Newspaper article St Louis Post-Dispatch (MO)

Former Rams RB Phillips Found Dead in Prison

Newspaper article St Louis Post-Dispatch (MO)

Former Rams RB Phillips Found Dead in Prison

Article excerpt

One of the more talented and troubled players in St. Louis Rams football history, running back Lawrence Phillips, was found dead early Wednesday at Kern Valley State Prison in California.

Guards found Phillips, 40, unresponsive in his prison cell shortly after midnight on Wednesday. He was taken to an outside hospital and pronounced dead about 1:30 a.m. Officials said they suspect suicide.

He had been housed alone in a segregation cell since August 2015 after he was suspected of killing his cellmate, 37-year-old Damion Soward, on April 11. According to a coroner's report, Soward died as a result of strangulation in the cell the two men shared.

On Tuesday, Judge Michael Dellostritto ordered Phillips to face trial on a charge of first-degree murder with the special circumstances of lying in wait, Kern County court records show. The special circumstances could have led to the death penalty had he been convicted, but prosecutors said no decision on that had been determined.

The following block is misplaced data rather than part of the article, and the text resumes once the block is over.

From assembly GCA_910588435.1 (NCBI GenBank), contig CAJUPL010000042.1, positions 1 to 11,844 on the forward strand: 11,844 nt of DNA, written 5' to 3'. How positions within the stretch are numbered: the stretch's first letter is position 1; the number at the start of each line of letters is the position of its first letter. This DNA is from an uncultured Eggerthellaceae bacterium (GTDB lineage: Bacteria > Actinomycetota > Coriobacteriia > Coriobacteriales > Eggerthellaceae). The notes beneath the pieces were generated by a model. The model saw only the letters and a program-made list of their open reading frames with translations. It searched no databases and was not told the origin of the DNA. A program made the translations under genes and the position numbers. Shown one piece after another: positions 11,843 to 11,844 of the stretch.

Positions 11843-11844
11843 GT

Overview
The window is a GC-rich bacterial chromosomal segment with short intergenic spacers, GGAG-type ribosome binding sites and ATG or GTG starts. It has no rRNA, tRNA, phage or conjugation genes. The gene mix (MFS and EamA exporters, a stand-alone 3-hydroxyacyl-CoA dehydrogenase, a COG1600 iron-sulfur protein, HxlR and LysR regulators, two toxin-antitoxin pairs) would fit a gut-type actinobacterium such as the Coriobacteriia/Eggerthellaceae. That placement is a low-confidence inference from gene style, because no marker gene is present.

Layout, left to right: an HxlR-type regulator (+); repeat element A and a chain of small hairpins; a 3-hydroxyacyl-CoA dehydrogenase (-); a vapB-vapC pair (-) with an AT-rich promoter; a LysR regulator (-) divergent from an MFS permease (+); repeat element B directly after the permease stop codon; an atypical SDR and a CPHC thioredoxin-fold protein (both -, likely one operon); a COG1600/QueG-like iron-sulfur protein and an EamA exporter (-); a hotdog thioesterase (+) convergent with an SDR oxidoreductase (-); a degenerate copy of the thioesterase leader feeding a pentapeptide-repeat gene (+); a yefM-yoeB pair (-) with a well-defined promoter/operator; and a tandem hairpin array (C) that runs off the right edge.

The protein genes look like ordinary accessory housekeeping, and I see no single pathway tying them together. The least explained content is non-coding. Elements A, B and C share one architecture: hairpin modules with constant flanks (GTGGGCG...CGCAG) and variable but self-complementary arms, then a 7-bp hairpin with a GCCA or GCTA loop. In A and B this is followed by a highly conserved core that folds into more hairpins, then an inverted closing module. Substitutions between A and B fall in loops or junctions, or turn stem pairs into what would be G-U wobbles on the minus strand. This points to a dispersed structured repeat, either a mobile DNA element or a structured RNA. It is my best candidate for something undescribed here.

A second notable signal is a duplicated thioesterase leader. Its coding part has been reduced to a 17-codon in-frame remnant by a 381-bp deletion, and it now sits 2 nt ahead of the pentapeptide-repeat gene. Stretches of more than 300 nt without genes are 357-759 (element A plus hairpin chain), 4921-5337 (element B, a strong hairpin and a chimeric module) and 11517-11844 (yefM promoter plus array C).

Soward was the cousin of former USC and NFL wide receiver R. Jay Soward.

Phillips was sent to prison in 2008 to serve a sentence of more than 31 years after he was convicted of twice choking his girlfriend in 2004 in San Diego and of driving his car into three teenagers later that year after a pickup football game in Los Angeles.

He was sentenced for inflicting great bodily injury involving domestic violence, corporal injury to a spouse, false imprisonment and vehicle theft.

Phillips was born in Arkansas but grew up in foster homes in California. At the University of Nebraska, the gifted Phillips rushed for 508 yards and five touchdowns in 10 games as a freshman in 1993 and became the focal point of the Cornhuskers' attack the next year when he rushed for 100-plus yards in 11 straight games and finished with 1,722 rushing yards and 16 scores. In a 24-17 win over Miami in the Orange Bowl, Phillips rushed for a game-high 96 yards, helping undefeated Nebraska finish as national champions.

Shortly after the Orange Bowl victory, Phillips pleaded guilty to assault and vandalism charges from an incident in March 1994.

Considered a frontrunner for the Heisman Trophy in 1995, Phillips ran for 206 yards and four TDs on just 22 carries against Michigan State in an early-season game. Hours later, he was arrested for assault after beating ex-girlfriend Kate McEwen and dragging her by her hair down a flight of stairs.

Phillips pleaded no contest to third-degree misdemeanor assault and trespassing and was sentenced to a year of probation. Nebraska coach Tom Osborne arranged for Phillips to undergo in-patient therapy for anger management at a Kansas clinic and suspended him for six games, a punishment many national observers deemed too lenient.

Osborne defended his decision to reinstate Phillips, saying medical personnel agreed that Phillips needed the structure of football in his life. …

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